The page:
Consider the set of integers {P(n)} for n < N. No two integers in this set can be identical,
since the programs producing different integers must be different. Therefore the
largest integer in this set is >= N, proving that you can describe at most N different
numbers in our Universe regardless how clever your computer language is.
Alternatively, you can take P(n) to be a file containing a math book describing the integer n  the conclusion
is, of course, the same.
 How many universes are there at the different levels?
From Chris Fraas, Las Vegas, cpfraas@yahoo.com, Tue Sep 9 17:18:03 2003
Q:
Is a Level III multiverse simply a doppleganger of a Level I multiverse?
If so, does this mean that if there are infinite, or innummerable, Level I multiverses,
there are just as many Level II, III and IV multiverses?
A:
If space is finite, there'll be only finitely many at Level I
but still infinitely many at Level III.
If space is infinite, there's infinitely many at both Level I and Level III,
and indeed just as many distinguishably different Level III universes as Level I ones
(or, if Level II exists, as many as at Level II).
 Might there not be only a handful of parallel universes?
From Douglas Scott, dscott@astro.ubc.ca, Apr 30, 2005
Q:
Imagine that you want to be a partypooping
skeptic (like me, say) and you would like not to believe in any more
parallel universes than you have to. Then presumably I can take the
smallest possible consistent closed (or doughnut) universe, which
isn't nearly big enough that there's another copy of me, etc. And I
don't need to believe in Level II either, since that depends on the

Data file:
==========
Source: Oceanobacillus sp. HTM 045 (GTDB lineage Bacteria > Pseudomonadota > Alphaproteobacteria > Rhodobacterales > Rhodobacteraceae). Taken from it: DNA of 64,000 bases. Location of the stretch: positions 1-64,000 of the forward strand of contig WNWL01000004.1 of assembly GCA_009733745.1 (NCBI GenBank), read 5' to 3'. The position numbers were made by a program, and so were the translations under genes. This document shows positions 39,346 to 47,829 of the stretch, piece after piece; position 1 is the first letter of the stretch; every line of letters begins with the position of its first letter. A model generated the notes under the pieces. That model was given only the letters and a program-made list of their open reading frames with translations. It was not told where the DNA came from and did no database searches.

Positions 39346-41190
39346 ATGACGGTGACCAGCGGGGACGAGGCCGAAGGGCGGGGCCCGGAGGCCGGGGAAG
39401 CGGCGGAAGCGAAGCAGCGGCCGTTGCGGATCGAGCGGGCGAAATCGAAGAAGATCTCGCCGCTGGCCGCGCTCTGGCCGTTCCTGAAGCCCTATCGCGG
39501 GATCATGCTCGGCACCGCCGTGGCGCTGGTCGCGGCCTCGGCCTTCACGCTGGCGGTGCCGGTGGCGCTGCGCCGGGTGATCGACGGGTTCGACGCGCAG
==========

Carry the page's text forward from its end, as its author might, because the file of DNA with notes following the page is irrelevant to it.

specific inflationary model or whatever ("Landscape" is the new
braneworld jargon I gather). Then Level III is just interpretation,
and I can no longer say "it doesn't add any more universes than I already
had at Levels I and II, so you may as well accept them too". So I just
imagine that quantum mechanics is hard to grasp, and the "many worlds"
idea is just another of our pathetic attempts to understand quantum
reality. Oh, and Level IV is just plain crazy. So I'm left with no
need for any parallel universes.
Have you ever thought about this from the "pessimistic" rather than
"optimistic" point of view?
A: Excellent question. I certainly have, since as you know, I tend to be on the skeptical fringe
when it comes to many observational claims of other sorts.
The smallest allowed closed FRW space indeed contains only about 1000 Level I universes,
and you could get by with even fewer in a doughnut space.
Rather, I think the strongest evidence comes not from observation alone, but from observation